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            Taxonomy and species delimitation in Cryptosporidium.

             Ronald Fayer (2010)
            Amphibians, reptiles, birds and mammals serve as hosts for 19 species of Cryptosporidium. All 19 species have been confirmed by morphological, biological, and molecular data. Fish serve as hosts for three additional species, all of which lack supporting molecular data. In addition to the named species, gene sequence data from more than 40 isolates from various vertebrate hosts are reported in the scientific literature or are listed in GenBank. These isolates lack taxonomic status and are referred to as genotypes based on the host of origin. Undoubtedly, some will eventually be recognized as species. For them to receive taxonomic status sufficient morphological, biological, and molecular data are required and names must comply with the rules of the International Code for Zoological Nomenclature (ICZN). Because the ICZN rules may be interpreted differently by persons proposing names, original names might be improperly assigned, original literature might be overlooked, or new scientific methods might be applicable to determining taxonomic status, the names of species and higher taxa are not immutable. The rapidly evolving taxonomic status of Cryptosporidium sp. reflects these considerations. Published by Elsevier Inc.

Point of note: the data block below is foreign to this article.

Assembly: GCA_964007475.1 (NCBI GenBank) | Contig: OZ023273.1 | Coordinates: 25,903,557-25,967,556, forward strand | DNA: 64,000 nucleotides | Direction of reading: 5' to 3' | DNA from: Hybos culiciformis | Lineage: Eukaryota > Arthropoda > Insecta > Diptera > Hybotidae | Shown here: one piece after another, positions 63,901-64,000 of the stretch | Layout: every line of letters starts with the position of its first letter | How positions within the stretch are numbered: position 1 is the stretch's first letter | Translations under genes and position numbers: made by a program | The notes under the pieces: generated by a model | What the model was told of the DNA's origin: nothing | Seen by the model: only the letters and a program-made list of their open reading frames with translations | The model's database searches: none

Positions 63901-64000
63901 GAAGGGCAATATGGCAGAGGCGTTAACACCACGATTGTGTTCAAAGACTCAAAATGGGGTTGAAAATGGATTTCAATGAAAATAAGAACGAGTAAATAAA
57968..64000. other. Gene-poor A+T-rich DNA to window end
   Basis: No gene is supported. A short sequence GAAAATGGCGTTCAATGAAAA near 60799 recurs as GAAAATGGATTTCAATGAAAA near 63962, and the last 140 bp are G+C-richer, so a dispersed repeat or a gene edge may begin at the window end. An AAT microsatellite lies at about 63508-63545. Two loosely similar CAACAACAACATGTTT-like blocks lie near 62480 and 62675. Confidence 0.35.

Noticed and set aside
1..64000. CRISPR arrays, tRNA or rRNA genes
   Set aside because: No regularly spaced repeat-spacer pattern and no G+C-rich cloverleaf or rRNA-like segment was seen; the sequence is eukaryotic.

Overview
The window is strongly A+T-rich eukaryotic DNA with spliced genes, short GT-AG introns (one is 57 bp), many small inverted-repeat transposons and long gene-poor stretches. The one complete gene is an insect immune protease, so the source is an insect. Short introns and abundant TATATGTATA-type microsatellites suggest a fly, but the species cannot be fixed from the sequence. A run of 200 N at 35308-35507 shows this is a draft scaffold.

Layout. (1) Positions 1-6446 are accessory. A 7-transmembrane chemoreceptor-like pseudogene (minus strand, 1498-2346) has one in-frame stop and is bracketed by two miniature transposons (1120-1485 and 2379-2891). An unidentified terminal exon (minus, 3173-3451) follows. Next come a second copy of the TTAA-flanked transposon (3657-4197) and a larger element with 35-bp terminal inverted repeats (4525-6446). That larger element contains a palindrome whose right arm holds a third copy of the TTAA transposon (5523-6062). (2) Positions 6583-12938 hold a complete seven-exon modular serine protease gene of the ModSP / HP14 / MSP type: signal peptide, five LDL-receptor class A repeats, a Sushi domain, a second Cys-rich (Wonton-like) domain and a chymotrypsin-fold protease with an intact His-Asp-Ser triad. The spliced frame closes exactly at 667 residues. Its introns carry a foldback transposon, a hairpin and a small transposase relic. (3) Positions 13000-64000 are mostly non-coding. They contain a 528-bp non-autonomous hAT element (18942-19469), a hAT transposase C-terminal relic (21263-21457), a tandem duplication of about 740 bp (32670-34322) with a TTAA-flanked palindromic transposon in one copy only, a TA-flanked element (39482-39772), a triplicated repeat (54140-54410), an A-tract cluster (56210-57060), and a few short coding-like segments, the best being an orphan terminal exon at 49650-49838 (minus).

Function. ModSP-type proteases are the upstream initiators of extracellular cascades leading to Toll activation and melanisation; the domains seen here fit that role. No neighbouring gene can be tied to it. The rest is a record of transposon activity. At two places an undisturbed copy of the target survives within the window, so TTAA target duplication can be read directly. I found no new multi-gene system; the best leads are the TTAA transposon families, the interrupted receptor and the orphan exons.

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              Unravelling Cryptosporidium and Giardia epidemiology.

              Molecular biology has provided insights into the taxonomy and epidemiology of Cryptosporidium and Giardia, which are major causes of protozoal diarrhoea in humans worldwide. For both genera, previously unrecognized differences in disease, symptomatology, zoonotic potential, risk factors and environmental contamination have been identified using molecular tools that are appropriate for species, genotype and subtype analysis. In this article, to improve understanding of the epidemiology of cryptosporidiosis and giardiasis, we consider specific requirements for the development of more-effective molecular identification and genotyping systems that should be applicable to both clinical and environmental samples.

                Author and article information

                Parasitol Res
                Parasitol. Res
                Parasitology Research